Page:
Ulla Susimetsä is a Finnish author who has previously published an award-winning short story in a Finnish sci-fi and fantasy magazine. For the past couple of years, she’s been busy turning that short story into a full-fledged novel, but took a break from it to write a story for the Tales from the Frontier Elite anthology, called Blood is Thicker. She was kind enough to answer some of our questions.
A question we have asked all of the authors involved with the past Elite games. Do you have a favourite and is there a ship in the originals that you especially liked and would love to see in Elite: Dangerous?
I must admit that I'm not much of a gamer and was introduced to Elite and the rest of the series by my husband, Marko. I'm not partial to any particular ship, I'm afraid, and in general am more interested in the accompanying fiction. For instance, I was thrilled to learn that one of the short stories in the anthology Further Stories Of Life On The Frontier was written by my favourite author, the amazing Manda Scott. I just had to read the story right away! Seeing the world through these stories made me curious about it, and it has been a great experience to explore it further through a story of my own.
How about the upcoming Elite: Dangerous? What do you consider to be the most exciting part of it, based on what you’ve seen so far?
The game-related fiction, of course! It will be interesting to see what kind of stories emerge – it is fascinating that so many writers and aspiring writers and people who just enjoy writing find the game and its world inspiring and are enthusiastically engaged in the process of writing fiction for it.
Ulla, you have written your short story for the Tales from the Frontier anthology and there’s only a little work remaining until it is ready for publication. How you feel about it now?
Relieved, I suppose. During the writing process, my feelings swung from excitement and elation to doubt and despair – as they always do when I write. Since this is my first foray into sci-fi, I was more insecure than usual and wondered whether I might be able to pull it off. But once I got to know my characters and understood the tensions and conflicts between them, they took action... and I enjoyed writing as much as I ever have.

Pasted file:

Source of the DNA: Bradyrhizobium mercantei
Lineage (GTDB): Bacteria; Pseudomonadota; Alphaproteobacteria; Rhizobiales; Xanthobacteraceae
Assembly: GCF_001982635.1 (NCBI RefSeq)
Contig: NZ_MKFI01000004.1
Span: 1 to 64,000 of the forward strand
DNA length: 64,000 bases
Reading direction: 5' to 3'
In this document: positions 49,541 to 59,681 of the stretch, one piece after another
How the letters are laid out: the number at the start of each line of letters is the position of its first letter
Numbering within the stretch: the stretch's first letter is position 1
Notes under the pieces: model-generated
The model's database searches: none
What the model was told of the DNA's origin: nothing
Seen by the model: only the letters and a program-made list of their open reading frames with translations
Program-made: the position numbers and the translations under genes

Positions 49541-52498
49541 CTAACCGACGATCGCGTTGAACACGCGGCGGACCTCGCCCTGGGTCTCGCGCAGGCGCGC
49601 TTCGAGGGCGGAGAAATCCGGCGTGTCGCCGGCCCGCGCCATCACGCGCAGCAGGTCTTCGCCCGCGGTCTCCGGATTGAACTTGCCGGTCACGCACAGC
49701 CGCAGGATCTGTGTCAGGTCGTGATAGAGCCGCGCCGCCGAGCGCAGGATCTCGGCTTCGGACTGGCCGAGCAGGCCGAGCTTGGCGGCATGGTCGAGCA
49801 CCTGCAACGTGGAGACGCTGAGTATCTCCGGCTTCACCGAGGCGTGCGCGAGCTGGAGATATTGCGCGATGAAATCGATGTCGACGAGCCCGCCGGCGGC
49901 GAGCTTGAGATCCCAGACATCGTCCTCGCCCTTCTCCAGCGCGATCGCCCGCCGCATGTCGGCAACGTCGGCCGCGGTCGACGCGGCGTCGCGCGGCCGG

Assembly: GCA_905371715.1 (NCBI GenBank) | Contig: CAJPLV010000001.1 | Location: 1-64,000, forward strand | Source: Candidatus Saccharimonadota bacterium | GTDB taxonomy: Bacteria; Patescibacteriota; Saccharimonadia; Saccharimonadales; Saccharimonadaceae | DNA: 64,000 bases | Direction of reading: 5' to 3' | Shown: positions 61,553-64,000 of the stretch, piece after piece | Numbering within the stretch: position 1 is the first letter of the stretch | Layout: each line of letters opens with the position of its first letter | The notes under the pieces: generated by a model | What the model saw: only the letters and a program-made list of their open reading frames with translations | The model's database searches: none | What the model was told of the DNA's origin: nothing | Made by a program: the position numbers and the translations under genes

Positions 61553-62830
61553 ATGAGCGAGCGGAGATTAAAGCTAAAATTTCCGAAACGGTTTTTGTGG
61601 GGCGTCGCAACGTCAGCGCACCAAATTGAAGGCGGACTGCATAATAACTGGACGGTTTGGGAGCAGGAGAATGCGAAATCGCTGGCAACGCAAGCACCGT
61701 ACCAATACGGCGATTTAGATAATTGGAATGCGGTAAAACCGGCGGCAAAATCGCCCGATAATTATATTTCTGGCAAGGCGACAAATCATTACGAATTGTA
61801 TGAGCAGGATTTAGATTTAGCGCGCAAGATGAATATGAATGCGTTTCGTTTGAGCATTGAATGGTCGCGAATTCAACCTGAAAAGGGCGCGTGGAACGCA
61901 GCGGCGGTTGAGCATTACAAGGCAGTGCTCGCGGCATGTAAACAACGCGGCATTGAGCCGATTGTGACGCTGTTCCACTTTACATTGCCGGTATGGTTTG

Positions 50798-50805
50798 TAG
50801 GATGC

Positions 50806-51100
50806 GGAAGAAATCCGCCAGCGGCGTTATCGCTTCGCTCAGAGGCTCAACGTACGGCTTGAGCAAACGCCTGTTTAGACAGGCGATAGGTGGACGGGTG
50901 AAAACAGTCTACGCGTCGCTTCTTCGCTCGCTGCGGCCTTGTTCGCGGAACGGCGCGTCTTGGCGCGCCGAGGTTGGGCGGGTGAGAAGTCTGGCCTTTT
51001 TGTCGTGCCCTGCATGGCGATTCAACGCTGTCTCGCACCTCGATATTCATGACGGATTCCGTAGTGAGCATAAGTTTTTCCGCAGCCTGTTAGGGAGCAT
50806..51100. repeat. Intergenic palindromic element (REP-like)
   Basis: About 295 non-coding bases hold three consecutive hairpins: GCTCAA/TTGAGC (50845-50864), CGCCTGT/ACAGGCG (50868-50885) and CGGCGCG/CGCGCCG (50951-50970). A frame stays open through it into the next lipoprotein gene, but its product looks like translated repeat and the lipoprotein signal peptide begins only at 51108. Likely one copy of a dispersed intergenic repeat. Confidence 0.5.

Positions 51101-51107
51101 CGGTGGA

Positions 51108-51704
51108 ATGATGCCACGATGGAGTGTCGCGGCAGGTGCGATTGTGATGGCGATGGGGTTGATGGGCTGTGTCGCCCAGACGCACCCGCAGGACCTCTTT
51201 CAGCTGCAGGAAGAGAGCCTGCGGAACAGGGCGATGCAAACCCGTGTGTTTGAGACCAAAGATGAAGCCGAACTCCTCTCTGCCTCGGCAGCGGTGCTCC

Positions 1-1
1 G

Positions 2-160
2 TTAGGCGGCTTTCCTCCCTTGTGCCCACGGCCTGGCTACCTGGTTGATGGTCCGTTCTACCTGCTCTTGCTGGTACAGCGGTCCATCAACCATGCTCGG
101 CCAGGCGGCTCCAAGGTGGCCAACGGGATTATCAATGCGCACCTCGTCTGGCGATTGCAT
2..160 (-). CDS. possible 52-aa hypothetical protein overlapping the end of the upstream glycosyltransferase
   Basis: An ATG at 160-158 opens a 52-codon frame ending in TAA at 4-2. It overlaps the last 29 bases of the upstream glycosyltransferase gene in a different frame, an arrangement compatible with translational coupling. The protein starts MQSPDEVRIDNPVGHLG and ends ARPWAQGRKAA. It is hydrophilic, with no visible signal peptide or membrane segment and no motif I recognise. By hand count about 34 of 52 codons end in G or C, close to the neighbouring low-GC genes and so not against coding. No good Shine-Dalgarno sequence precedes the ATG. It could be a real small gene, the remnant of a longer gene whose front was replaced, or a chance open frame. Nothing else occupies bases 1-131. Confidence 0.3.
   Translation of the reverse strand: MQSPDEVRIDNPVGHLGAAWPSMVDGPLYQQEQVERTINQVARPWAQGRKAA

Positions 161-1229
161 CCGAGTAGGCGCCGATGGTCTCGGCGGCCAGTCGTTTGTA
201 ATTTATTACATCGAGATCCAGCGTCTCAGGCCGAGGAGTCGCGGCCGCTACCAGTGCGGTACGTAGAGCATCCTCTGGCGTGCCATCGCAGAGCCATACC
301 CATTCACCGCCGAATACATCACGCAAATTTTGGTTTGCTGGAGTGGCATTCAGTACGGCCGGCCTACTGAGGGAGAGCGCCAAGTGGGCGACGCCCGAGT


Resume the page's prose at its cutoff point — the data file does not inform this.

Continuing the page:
What kinds of problems did you encounter during the writing process that you did not foresee?
I don't think there were many unforeseen problems, really. Most of the problems were already familiar to me from previous writing projects, such as sometimes not knowing how to get from plot point A to plot point B, where should this scene go and where to put that one... but eventually such problems were solved, and the pieces all fell into place. I did encounter some problems pertaining to the world and the setting, but fortunately, advice was available on the writers' forum or from the Frontier, and of course my DH is my guru in such matters.
The game is not out yet, so we must ask you if you have had much (or enough) information about the game universe. Are there many open questions still remaining?
On one hand, the information has been sufficient. On the other, I haven't been able to use much of the existing information. This is because, from the point of view of the game, my story takes place in what could be called ancient history. Therefore, I've had to carefully consider all of the available information: is this valid for my story? Can I still use this? What might this have been like in the time I'm writing about? One of the questions still remaining open is the names of the various settings and possibly their descriptions. This information should be available when Frontier Developments finalise their galaxy map and release the details to us writers.
What’s different about writing a short story based on a game compared to your previous work?
My previous stories are either historical fiction or set in a fictional world. Compared with the latter, writing a short story based on a game was vastly different – I couldn't make up the rules myself, I couldn't just use my imagination and come up with settings and details and whatever was needed. On the other hand, it wasn't that different from writing historical fiction – the worlds are, of course, thousands of years apart, but for both genres you just have to do your research. In addition, while, say, characters from the prehistoric Finland and the futuristic Elite universe definitely see the world in very different ways and have different beliefs, they are still basically much the same, driven by similar motivations and emotions; love, fear, loyalty, greed, desire for vengeance or freedom...
Frontier is planning to include aspects of the fiction into the game. Do you have many ideas of what details of your novel you might want to see in the game? Are you willing to reveal some of them at this point?
Honestly, I haven't got a clue. I would naturally be honoured if any detail from my story made it into the game, but I don't think it's likely, considering that my story is set so far in the past.
What are the next steps in your writing process until your story is delivered onto the readers’ hands?
Editing rounds. I will tweak the story on the basis of the feedback from the other writers of the anthology, and will go through it myself a couple of times.
Thank you, Ulla, for agreeing to participate in this interview series! Now, what do you fancy for dinner?
In the meanwhile, if the readers out there want to know more about Ulla Susimetsä's story, check out the official Tales from the Frontier website.